Juncker, who has been fire-fighting the crisis in the eurozone for almost three years, has told reporters that he is unlikely to remain for the full two-and-a-half-year term, and could retire from the position towards the end of the year, leaving the position vacant at that point.
Wolfgang Schäuble, the German finance minister – always considered a possible replacement for Juncker – and French finance minister Pierre Moscovici could then take turns to replace him in a kind of jobshare, according to some reports.
The appointment of Mersch, the head of the Luxembourg Central Bank, follows a protracted squabble with Spain over the ECB position, with Madrid pushing for its nominee, Antonio Sainz de Vicuna.
Spanish lose out in game of musical chairs
The vacancy on the ECB board was created by the departure of Spain’s José Manuel González-Páramo. Spain will therefore lose key influence within the ECB at a critical moment as the Frankfort-based institution will play a major role in the forthcoming recapitalisation of the country’s banks.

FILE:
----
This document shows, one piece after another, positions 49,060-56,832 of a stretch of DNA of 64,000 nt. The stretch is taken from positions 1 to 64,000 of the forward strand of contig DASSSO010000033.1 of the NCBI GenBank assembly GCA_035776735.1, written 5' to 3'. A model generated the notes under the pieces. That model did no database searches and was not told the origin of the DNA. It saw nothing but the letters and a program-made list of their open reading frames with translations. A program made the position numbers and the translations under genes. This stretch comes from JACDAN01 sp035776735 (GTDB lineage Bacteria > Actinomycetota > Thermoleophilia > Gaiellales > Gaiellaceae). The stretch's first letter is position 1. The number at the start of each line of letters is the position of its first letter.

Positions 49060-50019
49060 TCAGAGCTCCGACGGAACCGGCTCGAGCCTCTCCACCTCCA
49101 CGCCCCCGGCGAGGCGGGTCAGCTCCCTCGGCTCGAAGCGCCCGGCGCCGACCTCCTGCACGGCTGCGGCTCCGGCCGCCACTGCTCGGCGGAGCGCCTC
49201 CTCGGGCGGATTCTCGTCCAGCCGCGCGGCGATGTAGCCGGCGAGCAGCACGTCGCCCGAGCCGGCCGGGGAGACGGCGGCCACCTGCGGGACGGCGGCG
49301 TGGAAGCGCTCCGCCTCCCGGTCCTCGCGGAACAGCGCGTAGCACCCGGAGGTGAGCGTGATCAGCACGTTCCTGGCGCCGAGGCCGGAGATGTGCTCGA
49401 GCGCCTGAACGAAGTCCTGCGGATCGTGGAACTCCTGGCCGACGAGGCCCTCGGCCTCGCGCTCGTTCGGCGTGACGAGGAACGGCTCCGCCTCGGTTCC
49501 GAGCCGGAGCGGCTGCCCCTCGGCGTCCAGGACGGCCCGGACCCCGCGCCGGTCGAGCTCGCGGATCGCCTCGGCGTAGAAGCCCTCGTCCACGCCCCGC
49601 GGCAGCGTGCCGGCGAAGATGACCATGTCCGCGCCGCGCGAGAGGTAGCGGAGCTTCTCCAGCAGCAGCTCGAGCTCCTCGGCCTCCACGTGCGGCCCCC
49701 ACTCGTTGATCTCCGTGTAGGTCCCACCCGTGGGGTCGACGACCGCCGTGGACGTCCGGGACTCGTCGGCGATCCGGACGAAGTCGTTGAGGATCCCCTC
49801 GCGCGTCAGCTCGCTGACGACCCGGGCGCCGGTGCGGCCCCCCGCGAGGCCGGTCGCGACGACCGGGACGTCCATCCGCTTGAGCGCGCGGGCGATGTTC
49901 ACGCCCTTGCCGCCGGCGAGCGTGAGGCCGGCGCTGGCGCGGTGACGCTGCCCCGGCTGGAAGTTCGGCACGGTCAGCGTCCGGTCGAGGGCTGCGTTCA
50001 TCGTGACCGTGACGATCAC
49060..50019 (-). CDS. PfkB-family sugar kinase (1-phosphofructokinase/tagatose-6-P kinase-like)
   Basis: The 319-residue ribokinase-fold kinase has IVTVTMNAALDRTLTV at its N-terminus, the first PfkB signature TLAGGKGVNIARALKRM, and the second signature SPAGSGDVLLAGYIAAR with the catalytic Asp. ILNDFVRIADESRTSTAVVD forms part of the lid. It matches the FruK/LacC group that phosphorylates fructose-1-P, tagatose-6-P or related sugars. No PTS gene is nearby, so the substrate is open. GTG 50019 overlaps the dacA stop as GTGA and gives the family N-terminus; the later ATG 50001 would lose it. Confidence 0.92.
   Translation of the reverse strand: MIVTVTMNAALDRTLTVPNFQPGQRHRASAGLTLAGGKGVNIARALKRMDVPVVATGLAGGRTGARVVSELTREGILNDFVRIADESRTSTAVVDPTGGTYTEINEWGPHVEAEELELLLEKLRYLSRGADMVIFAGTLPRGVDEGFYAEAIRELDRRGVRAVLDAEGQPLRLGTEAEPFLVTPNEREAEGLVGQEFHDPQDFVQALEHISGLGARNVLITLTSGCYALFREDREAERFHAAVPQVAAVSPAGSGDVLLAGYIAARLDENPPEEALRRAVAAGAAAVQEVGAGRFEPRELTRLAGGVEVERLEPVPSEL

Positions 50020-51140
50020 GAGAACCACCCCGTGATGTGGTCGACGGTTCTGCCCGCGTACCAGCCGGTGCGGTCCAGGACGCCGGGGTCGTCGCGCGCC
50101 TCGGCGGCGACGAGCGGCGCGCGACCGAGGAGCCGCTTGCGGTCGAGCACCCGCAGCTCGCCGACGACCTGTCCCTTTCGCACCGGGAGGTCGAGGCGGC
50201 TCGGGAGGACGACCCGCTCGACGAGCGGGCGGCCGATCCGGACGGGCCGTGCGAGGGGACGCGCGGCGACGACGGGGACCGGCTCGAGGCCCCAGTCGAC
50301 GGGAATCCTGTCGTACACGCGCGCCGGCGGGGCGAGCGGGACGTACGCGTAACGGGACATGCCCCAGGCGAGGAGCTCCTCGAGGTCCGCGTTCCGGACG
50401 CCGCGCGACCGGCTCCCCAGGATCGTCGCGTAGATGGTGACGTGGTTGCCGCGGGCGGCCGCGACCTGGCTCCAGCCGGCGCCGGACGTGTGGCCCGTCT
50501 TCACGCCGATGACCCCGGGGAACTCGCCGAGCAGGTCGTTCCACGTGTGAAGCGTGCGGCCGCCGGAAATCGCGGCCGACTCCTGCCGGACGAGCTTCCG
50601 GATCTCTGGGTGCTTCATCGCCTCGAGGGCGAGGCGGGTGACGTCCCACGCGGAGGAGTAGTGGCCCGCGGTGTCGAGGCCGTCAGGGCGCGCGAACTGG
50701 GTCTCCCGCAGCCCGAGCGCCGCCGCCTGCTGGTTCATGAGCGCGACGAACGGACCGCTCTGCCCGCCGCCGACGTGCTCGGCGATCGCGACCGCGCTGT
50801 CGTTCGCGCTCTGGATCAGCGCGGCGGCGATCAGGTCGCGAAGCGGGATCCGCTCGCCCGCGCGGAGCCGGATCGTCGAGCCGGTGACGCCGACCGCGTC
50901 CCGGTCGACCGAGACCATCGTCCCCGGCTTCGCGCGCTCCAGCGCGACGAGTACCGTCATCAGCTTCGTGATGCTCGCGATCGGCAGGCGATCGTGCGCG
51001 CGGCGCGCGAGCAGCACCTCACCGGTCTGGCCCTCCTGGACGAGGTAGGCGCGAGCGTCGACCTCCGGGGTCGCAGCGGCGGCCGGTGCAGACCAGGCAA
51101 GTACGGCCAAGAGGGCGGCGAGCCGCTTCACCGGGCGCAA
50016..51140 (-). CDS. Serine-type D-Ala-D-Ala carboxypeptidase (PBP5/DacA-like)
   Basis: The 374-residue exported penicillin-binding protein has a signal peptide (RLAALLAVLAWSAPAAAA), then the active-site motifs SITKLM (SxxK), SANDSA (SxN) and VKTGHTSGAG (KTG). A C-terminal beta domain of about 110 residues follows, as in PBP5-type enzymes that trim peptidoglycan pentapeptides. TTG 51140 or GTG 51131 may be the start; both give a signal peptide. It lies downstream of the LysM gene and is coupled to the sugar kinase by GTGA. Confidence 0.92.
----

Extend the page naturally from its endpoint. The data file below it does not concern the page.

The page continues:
Mersch is known for his hawkish stance on inflation and his appointment was supported by other northern eurozone member states.
EurActiv understands that Luxembourg threatened to remove discussion of the Spanish bail-out from formal discussion on the agenda of European finance ministers today (10 July) unless Mersch’s appointment was agreed, putting the Spanish in an awkward bargaining position.
As expected, ministers also confirmed that Klaus Regling, the German managing director of the temporary European Financial Stability Facility (EFSF), should also lead its successor organisation, the European Stability Mechanism (ESM).
The ESM is due to be launched this summer after ratification in participating countries. The German constitutional court will issue a key ruling on the ESM treaty later on today (10 July).